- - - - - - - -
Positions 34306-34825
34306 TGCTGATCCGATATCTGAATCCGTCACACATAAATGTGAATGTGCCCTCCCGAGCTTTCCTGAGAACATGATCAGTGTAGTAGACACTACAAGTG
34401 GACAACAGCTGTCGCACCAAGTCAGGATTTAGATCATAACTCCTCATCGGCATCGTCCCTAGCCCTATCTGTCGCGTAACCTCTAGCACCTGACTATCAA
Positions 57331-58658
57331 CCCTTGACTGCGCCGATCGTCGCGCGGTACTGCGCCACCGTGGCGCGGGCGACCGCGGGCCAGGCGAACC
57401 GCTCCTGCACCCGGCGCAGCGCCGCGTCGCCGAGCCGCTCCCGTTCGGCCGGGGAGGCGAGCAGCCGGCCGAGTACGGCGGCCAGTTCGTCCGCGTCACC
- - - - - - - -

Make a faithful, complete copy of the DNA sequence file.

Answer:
Positions 34306-34825
34306 TGCTGATCCGATATCTGAATCCGTCACACATAAATGTGAATGTGCCCTCCCGAGCTTTCCTGAGAACATGATCAGTGTAGTAGACACTACAAGTG
34401 GACAACAGCTGTCGCACCAAGTCAGGATTTAGATCATAACTCCTCATCGGCATCGTCCCTAGCCCTATCTGTCGCGTAACCTCTAGCACCTGACTATCAA
Positions 57331-58658
57331 CCCTTGACTGCGCCGATCGTCGCGCGGTACTGCGCCACCGTGGCGCGGGCGACCGCGGGCCAGGCGAACC
57401 GCTCCTGCACCCGGCGCAGCGCCGCGTCGCCGAGCCGCTCCCGTTCGGCCGGGGAGGCGAGCAGCCGGCCGAGTACGGCGGCCAGTTCGTCCGCGTCACC